Mozambique’s national parks and rich biodiversity are globally renowned. But since the 1970s, the country has lost forest cover the size of Portugal. Today, Mozambique and development partners including the World Bank are working together to save the country’s forests and endangered species of plants and animals while helping people benefit from conservation.
A milestone was reached this year when Mozambique became the first country to be paid by the World Bank’s Forest Carbon Partnership Facility (FCPF) for reducing emissions. FCPF paid $6.4 million for 1.3 million verified emission reductions, or carbon credits, generated through community-based efforts in nine districts of the Zambézia Province over a 12-month period. The payment marks the first under Mozambique’s Emission Reductions Payment Agreement (ERPA), which will pay up to $50 million from the FCPF for 10 million tons of carbon emission reductions generated through 2024.
The transaction signals to international carbon markets that large-scale programs that reduce emissions from deforestation and forest degradation (known as REDD+) can produce the high-integrity, high-quality carbon credits that buyers demand.
“There is huge interest across the globe in nature-based solutions and there is huge potential demand from the private sector for these types of natural credits, but the emission reductions must be real, durable, and calculated and verified using trustworthy accounting methods that meet the highest standards,” explains Marc Sadler, Practice Manager Climate Change Fund Management Unit, World Bank.
Deforestation and forest degradation contribute about 12% of the world’s greenhouse gas emissions, but nature-based solutions, including forests, can provide up to 37% of the mitigation needed to keep the global temperature rise to below 2°C. Nature-based solutions are included in 137 of the 165 Nationally Determined Contributions (NDCs) submitted by countries under the Paris Agreement.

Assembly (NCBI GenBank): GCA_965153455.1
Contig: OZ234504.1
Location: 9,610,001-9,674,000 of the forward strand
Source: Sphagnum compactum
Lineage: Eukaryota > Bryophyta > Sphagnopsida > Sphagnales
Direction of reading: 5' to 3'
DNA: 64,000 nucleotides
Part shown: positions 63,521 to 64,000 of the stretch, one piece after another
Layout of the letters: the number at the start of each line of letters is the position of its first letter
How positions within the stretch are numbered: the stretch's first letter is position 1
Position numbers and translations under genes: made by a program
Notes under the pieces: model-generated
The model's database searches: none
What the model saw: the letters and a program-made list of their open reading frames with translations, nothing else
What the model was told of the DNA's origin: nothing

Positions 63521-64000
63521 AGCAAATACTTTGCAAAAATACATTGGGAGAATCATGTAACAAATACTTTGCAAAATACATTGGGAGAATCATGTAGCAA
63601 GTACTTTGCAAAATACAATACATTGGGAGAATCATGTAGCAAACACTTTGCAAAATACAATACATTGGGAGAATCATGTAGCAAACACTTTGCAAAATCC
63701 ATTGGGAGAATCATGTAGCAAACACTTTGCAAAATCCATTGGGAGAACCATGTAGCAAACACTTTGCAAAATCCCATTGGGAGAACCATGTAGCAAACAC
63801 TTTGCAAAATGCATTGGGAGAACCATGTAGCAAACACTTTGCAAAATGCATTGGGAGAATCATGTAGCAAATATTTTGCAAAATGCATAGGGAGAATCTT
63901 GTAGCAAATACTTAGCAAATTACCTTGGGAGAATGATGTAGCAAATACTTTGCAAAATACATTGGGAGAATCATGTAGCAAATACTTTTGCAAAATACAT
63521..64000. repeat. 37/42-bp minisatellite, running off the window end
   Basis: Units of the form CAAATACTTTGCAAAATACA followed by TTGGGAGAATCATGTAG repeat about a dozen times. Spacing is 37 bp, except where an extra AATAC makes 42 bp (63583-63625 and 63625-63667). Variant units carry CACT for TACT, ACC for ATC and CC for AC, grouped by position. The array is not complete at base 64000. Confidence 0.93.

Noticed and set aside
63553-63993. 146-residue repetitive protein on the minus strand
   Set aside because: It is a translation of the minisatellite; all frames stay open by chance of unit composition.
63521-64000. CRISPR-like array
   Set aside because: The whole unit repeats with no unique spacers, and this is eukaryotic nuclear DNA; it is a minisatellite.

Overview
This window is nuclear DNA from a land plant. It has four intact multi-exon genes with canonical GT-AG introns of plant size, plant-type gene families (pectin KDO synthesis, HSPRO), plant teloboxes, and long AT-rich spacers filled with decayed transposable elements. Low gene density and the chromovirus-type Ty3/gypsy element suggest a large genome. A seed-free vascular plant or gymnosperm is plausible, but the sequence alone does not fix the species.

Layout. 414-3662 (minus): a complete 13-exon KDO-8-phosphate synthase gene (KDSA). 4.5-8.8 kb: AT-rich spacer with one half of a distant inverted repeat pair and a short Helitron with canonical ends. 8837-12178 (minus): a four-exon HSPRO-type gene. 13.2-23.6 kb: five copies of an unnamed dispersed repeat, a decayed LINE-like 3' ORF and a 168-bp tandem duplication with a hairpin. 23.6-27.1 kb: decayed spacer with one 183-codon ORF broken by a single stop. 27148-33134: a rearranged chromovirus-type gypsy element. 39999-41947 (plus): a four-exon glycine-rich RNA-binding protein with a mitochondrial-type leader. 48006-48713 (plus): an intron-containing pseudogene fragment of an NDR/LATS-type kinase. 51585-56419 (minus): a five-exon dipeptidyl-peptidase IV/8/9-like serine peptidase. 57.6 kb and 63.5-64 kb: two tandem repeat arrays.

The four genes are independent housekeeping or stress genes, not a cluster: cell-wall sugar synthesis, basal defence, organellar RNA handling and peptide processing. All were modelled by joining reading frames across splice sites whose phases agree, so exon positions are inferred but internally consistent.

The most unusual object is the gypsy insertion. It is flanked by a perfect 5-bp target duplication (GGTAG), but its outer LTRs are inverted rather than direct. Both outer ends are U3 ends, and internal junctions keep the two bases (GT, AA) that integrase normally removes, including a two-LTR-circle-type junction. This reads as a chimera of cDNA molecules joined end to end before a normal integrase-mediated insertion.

To unlock this potential, the FCPF has created a standardized framework for calculating emission results at the jurisdictional scale, covering entire provinces, regions, or states within countries. Very large emission reductions programs not only encompass the many drivers of—and solutions to—deforestation, they also are better able to overcome some of the accounting and verification issues that can undermine the environmental integrity of smaller programs.
The FCPF partnership, which includes most of the key decision-makers in the global REDD+ community, agreed on the FCPF framework, and it is now being used in Mozambique’s ERPA and in an additional 14 agreements that the FCPF has signed with other countries to pilot results-based payments.
“This payment to Mozambique marks the first for jurisdictional REDD+ credits that meet a specific standard or framework,” says Simon Whitehouse, FCPF Fund Manager. “These FCPF credits also come with World Bank safeguards and with an approved benefit-sharing plan that guarantees funds are equitably shared with local communities and Indigenous groups implementing REDD+ activities on the ground.”